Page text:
I'm working on a large system running under HP-UX 10.xx (on 9000/700
series machines).We need to spawn processes from a main application. This
main application is huge (image size currently approx. 40MB and growing -
don't know off hand the split between text, BSS etc). To spawn the
processes we must do the standard "fork"-"exec.." call sequence. The
fork() system call creates "an exact copy of the calling process"
(quote from the HP-UX 10.01 fork(2) man entry).
Can anyone tell me what exactly is copied by the fork() call? I know that
there must be something like a "process control block" created for the
child (it will mostly be a copy of the parent's), but is the program text
and data actually copied? In a virtual memory system like HP-UX 10.xx is
any significant amount of memory actually allocated and copied (apart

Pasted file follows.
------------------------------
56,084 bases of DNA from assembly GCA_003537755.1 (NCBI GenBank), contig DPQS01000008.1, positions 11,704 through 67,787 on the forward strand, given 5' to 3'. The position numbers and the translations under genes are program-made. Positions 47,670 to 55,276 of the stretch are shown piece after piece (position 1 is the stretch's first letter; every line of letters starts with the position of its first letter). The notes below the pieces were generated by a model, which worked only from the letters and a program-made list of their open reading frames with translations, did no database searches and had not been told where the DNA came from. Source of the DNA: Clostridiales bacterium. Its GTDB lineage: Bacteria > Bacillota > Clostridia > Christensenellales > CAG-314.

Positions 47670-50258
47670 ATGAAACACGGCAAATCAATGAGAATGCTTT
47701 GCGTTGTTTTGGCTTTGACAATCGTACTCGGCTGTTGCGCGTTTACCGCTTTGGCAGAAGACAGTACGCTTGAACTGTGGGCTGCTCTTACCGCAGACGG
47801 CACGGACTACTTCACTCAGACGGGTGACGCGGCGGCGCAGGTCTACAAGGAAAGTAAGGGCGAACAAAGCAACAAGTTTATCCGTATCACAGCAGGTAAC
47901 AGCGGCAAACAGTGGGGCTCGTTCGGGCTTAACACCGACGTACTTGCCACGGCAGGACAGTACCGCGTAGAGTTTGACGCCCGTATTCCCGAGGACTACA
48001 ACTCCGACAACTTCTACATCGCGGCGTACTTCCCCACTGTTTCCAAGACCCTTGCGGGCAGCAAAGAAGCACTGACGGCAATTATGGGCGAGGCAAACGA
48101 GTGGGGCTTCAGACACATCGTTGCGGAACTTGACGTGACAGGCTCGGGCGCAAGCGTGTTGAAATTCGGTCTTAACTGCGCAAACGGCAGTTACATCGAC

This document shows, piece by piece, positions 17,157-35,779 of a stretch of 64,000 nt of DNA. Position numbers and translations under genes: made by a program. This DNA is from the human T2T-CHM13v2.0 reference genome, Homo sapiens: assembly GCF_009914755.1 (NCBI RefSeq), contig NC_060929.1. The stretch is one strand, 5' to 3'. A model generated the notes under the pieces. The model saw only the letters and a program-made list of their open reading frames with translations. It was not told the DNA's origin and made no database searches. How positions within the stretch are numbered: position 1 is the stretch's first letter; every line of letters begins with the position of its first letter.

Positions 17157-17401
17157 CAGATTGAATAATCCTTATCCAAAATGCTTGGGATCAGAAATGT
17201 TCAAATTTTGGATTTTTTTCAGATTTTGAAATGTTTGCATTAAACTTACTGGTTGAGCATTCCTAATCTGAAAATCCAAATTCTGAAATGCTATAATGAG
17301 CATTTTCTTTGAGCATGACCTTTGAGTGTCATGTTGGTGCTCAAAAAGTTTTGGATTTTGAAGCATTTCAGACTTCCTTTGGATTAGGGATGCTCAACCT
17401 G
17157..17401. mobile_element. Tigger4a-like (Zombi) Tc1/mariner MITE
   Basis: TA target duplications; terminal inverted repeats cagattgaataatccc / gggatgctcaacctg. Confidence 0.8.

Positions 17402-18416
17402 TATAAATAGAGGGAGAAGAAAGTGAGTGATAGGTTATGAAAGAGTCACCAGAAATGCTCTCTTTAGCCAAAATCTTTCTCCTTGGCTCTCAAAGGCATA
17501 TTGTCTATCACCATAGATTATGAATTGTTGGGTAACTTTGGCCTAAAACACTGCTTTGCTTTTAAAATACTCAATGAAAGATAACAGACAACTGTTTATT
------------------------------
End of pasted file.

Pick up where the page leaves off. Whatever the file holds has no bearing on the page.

from, say, the one page containing the program counter at the time of the
fork)? My concern here is that there may be a large CPU cycle and/or
memory overhead in forking a process this large.
The man entry for vfork(2) indicates that this call *may* be more
efficient, but the implementation is free to treat this call as being
identical to fork. In the case of HP-UX 10.xx (xx=01 or 1) is vfork "a
higher performance version of fork()"?
(not the address on this posting's header) as well as a posting (in case
others are interested).
Thanks very much,